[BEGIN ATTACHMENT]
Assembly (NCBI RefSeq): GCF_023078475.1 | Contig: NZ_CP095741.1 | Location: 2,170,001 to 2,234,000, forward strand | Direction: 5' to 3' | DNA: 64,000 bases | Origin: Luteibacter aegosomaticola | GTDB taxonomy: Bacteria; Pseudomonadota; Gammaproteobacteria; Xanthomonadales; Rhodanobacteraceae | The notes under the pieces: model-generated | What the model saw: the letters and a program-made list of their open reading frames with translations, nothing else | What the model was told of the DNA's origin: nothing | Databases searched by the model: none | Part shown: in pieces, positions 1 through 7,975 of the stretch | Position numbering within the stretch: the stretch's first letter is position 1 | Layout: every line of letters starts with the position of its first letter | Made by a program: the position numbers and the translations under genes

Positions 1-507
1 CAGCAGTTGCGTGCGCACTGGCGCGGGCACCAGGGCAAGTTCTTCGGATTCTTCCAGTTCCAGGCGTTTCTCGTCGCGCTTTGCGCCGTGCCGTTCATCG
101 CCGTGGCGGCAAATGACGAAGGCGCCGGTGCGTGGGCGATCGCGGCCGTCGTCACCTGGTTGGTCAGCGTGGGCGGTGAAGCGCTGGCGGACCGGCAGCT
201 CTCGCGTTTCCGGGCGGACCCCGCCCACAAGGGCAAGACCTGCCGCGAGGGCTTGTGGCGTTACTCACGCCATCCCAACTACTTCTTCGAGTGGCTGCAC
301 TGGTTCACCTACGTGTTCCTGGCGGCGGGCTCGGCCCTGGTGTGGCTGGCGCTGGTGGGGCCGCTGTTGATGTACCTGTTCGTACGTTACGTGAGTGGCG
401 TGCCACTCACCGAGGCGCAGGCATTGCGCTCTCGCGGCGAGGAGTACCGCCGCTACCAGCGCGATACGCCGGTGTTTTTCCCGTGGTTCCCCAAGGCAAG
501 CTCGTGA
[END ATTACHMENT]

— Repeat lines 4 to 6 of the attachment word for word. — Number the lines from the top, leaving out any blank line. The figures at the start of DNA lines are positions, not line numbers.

101 CCGTGGCGGCAAATGACGAAGGCGCCGGTGCGTGGGCGATCGCGGCCGTCGTCACCTGGTTGGTCAGCGTGGGCGGTGAAGCGCTGGCGGACCGGCAGCT
201 CTCGCGTTTCCGGGCGGACCCCGCCCACAAGGGCAAGACCTGCCGCGAGGGCTTGTGGCGTTACTCACGCCATCCCAACTACTTCTTCGAGTGGCTGCAC
301 TGGTTCACCTACGTGTTCCTGGCGGCGGGCTCGGCCCTGGTGTGGCTGGCGCTGGTGGGGCCGCTGTTGATGTACCTGTTCGTACGTTACGTGAGTGGCG